The Kenai Peninsula Borough Assembly on Tuesday could add its voice to the city of Kenai's in urging a change to state financial disclosure laws.
The assembly will consider Resolution 2008-032, which urges legislators to ease the impact of statutes requiring appointed municipal officials to reveal intimate details of their financial lives. The new provisions adopted last year apply to not only to borough elected officials, but to appointed volunteers like those on the planning commission, as well.
That goes too far, said resolution sponsor Milli Martin, of Diamond Ridge.
"The interests served by the new reporting requirements have little or no applicability to such voluntary appointed municipal officers," she said.
The issue came to the fore several weeks ago when the Kenai Mayor Pat Porter called new disclosure statements required by the Alaska Public Offices Commission "a true invasion of privacy."
The Kenai City Council agreed to consider placing a measure on the city's fall ballot seeking voter approval to exempt certain city officials from the APOC disclosure requirements. According to Porter, the council can move to opt the city clerk and city attorney out of the requirement, but other city officials would need the approval of voters. No official action regarding a future ballot measure has been taken yet.
Voters in about 200 communities across Alaska have approved exempting their officials from the requirements, including voters in Homer, Kachemak City and the city of Kodiak.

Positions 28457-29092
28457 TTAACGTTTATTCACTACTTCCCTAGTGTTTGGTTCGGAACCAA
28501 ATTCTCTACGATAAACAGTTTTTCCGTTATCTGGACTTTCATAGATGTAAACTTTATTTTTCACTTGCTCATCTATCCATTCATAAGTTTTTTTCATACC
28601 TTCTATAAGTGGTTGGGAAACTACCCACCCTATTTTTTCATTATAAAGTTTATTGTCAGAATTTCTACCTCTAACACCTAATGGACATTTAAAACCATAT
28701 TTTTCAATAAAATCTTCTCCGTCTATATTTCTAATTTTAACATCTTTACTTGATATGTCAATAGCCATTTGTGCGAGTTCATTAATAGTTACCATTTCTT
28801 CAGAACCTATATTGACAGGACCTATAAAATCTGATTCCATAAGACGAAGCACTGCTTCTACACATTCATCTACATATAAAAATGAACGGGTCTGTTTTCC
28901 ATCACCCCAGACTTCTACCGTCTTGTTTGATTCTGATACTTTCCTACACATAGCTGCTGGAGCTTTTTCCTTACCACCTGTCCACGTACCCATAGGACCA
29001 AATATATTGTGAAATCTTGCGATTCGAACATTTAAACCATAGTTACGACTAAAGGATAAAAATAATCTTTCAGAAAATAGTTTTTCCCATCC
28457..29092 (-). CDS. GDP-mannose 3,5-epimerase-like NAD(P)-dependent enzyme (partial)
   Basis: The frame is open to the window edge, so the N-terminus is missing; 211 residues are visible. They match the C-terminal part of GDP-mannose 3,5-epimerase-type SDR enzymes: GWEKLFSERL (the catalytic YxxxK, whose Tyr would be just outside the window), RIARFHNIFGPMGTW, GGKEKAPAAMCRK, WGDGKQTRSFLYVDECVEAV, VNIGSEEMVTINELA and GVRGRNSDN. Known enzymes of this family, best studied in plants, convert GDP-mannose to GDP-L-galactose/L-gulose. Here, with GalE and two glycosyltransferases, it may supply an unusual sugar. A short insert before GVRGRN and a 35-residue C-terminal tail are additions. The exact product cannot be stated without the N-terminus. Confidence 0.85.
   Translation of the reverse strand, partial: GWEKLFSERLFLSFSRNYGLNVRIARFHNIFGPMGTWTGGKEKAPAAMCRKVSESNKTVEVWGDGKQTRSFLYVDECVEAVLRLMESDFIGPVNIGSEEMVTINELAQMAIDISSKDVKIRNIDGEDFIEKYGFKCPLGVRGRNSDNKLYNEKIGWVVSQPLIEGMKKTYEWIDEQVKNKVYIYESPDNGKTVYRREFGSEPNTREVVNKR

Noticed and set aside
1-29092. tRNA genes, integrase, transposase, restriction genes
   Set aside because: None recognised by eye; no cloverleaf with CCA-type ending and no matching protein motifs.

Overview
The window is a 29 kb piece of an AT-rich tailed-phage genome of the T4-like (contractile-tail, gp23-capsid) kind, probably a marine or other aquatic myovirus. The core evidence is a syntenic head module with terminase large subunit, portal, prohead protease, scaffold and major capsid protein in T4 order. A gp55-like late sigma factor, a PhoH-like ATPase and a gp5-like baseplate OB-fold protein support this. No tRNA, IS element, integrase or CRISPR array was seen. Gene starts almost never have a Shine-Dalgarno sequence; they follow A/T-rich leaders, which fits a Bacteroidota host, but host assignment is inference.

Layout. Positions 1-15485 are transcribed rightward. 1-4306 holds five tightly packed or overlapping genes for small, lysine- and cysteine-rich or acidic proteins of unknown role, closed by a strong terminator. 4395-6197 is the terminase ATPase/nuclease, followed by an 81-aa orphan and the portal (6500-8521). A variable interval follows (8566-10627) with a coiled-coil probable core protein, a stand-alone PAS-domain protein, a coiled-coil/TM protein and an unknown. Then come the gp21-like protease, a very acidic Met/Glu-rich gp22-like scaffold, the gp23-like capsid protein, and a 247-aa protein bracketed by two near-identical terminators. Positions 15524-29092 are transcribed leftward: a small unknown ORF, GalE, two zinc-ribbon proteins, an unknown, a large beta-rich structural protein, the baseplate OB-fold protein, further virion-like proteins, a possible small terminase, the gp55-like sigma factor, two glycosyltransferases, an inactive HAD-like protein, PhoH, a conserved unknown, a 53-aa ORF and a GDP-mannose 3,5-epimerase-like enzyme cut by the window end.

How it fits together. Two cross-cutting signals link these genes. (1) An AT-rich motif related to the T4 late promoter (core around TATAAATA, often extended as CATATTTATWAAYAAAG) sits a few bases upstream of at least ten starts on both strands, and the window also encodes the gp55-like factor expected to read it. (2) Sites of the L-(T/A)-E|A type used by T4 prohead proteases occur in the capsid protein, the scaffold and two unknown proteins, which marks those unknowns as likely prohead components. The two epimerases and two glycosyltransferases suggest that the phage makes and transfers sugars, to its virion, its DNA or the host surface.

Under the new disclosure provisions adopted last year, annual disclosure statements are required from borough and city mayors, members of assemblies, councils, planning and zoning commissions and school boards in home-rule municipalities and city-borough governments, and elected members of public utility boards. Candidates for those offices must also file statements. The information, which would include income, gifts, real estate holdings, interest in trusts and retirement accounts, loans, debts and other financial data, would be available to the public via the Internet.
Porter has proposed a city resolution asking the Legislature to amend state statutes and write fairer disclosure requirements into the law. But while the city resolution would seek changes in the law for municipal appointed and elected officials, the borough's version (Resolution 2008-32) asks for changes covering only appointed municipal officers, such as borough planning commissioners, who typically receive only expense reimbursement and either a small stipend or no additional compensation.
The assembly measure specifically asks the Legislature to amend state law to make the APOC disclosure requirements for appointed municipal officers less invasive and more appropriate for those positions. Noting that the voluntary commission positions require "significant contributions of time and effort" by commissioners, Martin said, "Requiring extensive disclosure of financial information relating to these volunteers and their family members is not appropriate for these positions."
She warned that compelling disclosure from volunteers would hamper the ability of the borough to recruit new planning commissioners.
Martin's chose not to include elected officials in the resolution for a reason.
"This is due to my perception of the growing discontent in the borough regarding elected officials, and for that reason I am not comfortable extending this request to include elected officials," she told her colleagues in a memo.
Clarion reporter Phil Hermanek contributed to this story.
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Hal Spence can be reached at email@example.com.
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